'Scarlett Epstein Hates It Here' is full of penetrating insights into teens' lives
This debut novel makes important points about poverty, bullying, and popularity.
Ah, “secret diary” trope, how I love thee! It’s too fun when writers put their characters’ clandestine thoughts on blast. You probably remember it in “Harriet the Spy,” “Bridget Jones’s Diary,” or “To All The Boys I’ve Loved Before.”
This time, Anna Breslaw forces the titular character of her debut novel, Scarlett Epstein Hates It Here, to face the music.
Scarlett Epstein really does hate Melville, New Jersey, where she lives in a cramped apartment with her divorcee mother. Her one escape from Melville’s banality is the TV show “Lycanthrope High,” about high school werewolves.
Scarlett’s a BNF (big-name fan) in the show’s fan community, thanks to her popular fan fiction pieces (“fanfics”). When the network yanks “Lycanthrope High,” Scarlett and her fellow BNFs are crushed. Determined to preserve the fanverse, they decide to carry the torch with spin-off pieces.
Scarlett’s new fanfic is a roaring success – until she’s caught using her classmates as characters. Among the unlucky few are her longtime crush, Gideon Maclaine, and his babealicious new girlfriend, Ashley. Guess how well that goes over.
So! Laying out the relatable, comical plot arc is the easy part of this review. The hard part will be convincing some readers to pick the book up once they’ve read the following disclaimer:
Caveat emptor! “Scarlett Epstein Hates It Here” contains strong language, pot smoking, drug dealing, underage drinking, academic dishonesty, sensual content, and sex robots.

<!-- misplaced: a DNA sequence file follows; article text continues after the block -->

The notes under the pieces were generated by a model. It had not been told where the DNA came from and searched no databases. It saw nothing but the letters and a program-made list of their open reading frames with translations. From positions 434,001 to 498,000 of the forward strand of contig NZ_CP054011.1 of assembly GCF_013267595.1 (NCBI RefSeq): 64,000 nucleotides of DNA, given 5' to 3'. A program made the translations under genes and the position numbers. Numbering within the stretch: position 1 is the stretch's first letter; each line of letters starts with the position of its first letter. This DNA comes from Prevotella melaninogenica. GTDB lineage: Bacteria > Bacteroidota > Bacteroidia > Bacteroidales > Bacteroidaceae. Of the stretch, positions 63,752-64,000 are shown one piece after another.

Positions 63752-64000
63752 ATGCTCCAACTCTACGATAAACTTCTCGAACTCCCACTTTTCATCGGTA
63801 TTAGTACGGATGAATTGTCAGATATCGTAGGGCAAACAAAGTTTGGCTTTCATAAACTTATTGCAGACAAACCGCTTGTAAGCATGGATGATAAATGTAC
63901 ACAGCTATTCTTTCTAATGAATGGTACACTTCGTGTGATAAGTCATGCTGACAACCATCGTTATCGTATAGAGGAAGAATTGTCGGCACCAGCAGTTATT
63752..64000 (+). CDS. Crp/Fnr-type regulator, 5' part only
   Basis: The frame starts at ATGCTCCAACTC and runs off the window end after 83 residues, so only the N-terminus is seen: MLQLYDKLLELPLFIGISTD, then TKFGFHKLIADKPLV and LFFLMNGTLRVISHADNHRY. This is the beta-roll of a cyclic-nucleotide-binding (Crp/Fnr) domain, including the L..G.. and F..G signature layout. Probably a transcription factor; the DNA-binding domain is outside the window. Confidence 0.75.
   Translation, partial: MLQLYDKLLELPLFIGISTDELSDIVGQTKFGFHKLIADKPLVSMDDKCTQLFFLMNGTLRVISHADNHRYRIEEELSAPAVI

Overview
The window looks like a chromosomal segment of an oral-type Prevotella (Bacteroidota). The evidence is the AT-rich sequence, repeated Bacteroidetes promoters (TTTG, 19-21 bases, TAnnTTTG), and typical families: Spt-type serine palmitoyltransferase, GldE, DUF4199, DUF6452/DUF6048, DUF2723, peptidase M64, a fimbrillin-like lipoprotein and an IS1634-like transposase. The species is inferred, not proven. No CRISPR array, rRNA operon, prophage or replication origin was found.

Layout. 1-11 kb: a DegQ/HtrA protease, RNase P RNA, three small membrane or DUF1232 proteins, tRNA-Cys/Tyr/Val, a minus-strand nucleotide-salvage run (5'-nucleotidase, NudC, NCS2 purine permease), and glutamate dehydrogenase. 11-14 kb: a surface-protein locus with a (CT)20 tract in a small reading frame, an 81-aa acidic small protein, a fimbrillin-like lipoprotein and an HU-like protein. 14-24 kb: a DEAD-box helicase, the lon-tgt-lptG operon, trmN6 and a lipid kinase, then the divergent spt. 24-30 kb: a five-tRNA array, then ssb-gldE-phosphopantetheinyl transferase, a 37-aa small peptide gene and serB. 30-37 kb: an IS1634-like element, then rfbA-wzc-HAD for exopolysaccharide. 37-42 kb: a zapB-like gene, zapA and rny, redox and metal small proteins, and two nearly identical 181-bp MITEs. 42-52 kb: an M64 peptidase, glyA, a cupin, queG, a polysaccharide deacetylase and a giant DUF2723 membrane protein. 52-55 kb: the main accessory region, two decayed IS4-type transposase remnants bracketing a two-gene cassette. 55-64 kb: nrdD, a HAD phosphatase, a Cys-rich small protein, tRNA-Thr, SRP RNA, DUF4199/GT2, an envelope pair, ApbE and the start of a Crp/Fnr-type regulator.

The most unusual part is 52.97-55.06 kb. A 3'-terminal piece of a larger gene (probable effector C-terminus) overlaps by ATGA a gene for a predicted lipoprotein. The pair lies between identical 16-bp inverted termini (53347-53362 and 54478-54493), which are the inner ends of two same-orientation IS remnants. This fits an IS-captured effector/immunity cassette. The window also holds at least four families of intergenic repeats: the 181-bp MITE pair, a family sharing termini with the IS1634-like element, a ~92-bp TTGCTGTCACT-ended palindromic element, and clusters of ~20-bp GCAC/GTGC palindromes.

And yet, here I am, recommending it as one of the better books thus far in 2016. Why?
For starters, it’s the kind of sharp, witty writing I always applaud. Breslaw’s humor is biting, vicious, and laugh-into-the-page funny. She captures a teen’s superlative, emotionally high-strung voice, and the narrative mirrors that jumbled thought-process.
With Breslaw’s peppery voice, the book is a full-blast exposure to Scarlett’s mind. What’s better, we can clearly see that Scarlett’s perspective doesn’t always mirror reality. It’s up to the reader to sift through the scenes and determine what’s real and what’s biased. That’s a literary high-wire act best performed by Jane Austen in “Emma,” and Breslaw matches her almost step for step.
Take Scarlett’s withering assessment of “showing effort.” We’re treated to a prime example when she describes her best friend’s other friends:
“Ave is the only reason I can sit at the lunch table with the Girl Geniuses, a small clique of overachievers who run on Adderall and fear and have gears you can always see turning. No wonder they’re maladjusted; it’s uncomfortable seeing people try that hard, you know? Like, we don’t want to see your gears. Put them away.… Take the shivering mess of Jessicarose Fallon, for instance. This summer her parents sent her on a ‘volunteer’ trip to Argentina for a cool $5K so she could write a heart-wrenching college essay about how she ran out of Luna bars on day three.… If you were wondering, I have a shining 2.9 GPA out of ... I guess 4.0? Infinity? Whatever Jessicarose Fallon has.”
Now, contrast that snide superiority with this description of Gideon’s wealthy family, not three chapters later.